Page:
Holding the strain
Mervyn Morris on the life and poetic achievement of Wayne Brown (1944–2009)
Wayne Brown in his early twenties. Photograph courtesy Mariel Brown
I first met Wayne Brown late in 1966, when I returned to the University of the West Indies to be warden of Taylor Hall. He was one of the outstanding personalities on the Mona campus, his brilliance widely recognised and sometimes resented. I was struck by his intellectual confidence and amused by a verbal playfulness I still consider characteristically Trinidadian. He was already committed to the special importance of the imagination, and wittily dismissive of anyone, including some of his teachers, who seemed to have other priorities. His early poems are often, at least in part, about creativity. “Something’s underground alive” (“The Approach”). The persona in “Remu” (a tide race) declares:
I would write poems like mainsails drawn
up the bent masts of motor schooners
floundering in the remu’s flow:
held clear of that chaos, but quivering,
holding the strain below.
He knew that the poet is not always in conscious control: the creative process (as in “The Thought-Fox”; Wayne often recommended Ted Hughes) requires watchful waiting. In a nicely ambiguous line (in “Soul On Ice”) the persona is “the landscape shimmering, waiting for words.” In “Light and Shade”, the poem
. . . is a wall.
Or maybe a string
Of mountains, out of whose blue haze
may yet come (if I am patiently dumb)
Hannibal, swaying slowly as his elephant sways.
In “The Witness” the “black nut in the surf” represents the poet, “that stranger by the sea” who is
. . . your memory,
that each sunset moves among
the jetsam of the tribe, the years,
widowed past grief, yet lingering . . .
When Dennis Scott, Tony McNeill, Wayne, and I, in unplanned meetings in the warden’s house, discussed each other’s draft poems, Wayne would be more emphatic than the rest of us. He could be very challenging, not just about details in a poem, but sometimes its aesthetic assumptions. Even when I didn’t agree with what he was saying, the force of his attention was an energising compliment. I didn’t know it at the time, but he may have been remembering what he saw and liked in Derek Walcott’s approach: “a certain high seriousness that doesn’t have time for tact and caring about the person’s feelings, but deals with what’s on the page; that’s unstintingly generous if you think they deserve it, and unstintingly critical if you think they don’t.”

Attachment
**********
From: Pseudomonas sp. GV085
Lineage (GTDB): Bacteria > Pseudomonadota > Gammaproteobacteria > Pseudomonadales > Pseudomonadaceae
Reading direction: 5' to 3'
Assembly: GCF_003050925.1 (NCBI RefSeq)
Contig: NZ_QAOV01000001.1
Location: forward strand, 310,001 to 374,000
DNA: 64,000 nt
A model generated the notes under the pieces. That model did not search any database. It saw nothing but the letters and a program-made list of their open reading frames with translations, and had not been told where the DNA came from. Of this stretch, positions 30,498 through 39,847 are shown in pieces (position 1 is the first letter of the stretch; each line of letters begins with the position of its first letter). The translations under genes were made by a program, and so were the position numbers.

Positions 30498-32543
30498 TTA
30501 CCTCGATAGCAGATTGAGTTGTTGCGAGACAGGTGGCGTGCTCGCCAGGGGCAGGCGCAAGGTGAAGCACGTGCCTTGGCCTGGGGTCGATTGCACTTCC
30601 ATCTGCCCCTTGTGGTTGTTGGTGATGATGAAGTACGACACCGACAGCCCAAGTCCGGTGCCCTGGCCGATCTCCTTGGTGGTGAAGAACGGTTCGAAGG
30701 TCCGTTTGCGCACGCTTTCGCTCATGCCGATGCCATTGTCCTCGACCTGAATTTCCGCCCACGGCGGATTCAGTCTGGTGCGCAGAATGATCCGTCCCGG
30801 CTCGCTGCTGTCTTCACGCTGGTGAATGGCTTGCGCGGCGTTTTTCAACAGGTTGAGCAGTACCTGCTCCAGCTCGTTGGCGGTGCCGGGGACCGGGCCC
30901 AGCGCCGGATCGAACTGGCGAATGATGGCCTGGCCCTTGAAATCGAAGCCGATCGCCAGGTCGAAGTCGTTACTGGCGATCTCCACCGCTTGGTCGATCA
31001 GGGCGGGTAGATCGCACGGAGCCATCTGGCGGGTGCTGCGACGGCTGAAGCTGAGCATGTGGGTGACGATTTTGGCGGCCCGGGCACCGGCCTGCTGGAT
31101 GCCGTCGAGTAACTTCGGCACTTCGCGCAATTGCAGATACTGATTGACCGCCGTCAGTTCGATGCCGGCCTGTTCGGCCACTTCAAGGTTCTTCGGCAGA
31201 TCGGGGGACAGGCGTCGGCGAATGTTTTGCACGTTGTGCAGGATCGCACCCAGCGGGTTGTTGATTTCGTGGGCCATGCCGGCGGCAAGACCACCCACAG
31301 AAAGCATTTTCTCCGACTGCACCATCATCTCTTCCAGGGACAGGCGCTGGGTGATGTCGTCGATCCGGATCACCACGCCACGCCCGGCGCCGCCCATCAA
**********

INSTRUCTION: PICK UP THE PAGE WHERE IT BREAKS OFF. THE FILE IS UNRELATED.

People who have been in workshops led by Wayne have spoken warmly of their usefulness. He led with authority. He was firm about requiring, inter alia, that members of the poetry workshop master the basics of metre — as a preliminary, if they chose, to writing good free verse — and that each week they learn by heart a great poem he had assigned. There was resistance from time to time. He recalled a “passionate and very loud” disagreement with a newcomer who questioned the value of learning poems by heart. “Next week,” he told the man, “you will recite this poem or you will leave my house with your money.” Wayne could be combative, and unforgiving. Gratuitously disparaged by one of the founders of the Calabash Literary Festival, he parsed the public apology and, though he would publicise the annual event in the Jamaica Observer literary pages, which he edited, he never once attended, though urged by friends to do so. He treated the suggestion with patrician disdain.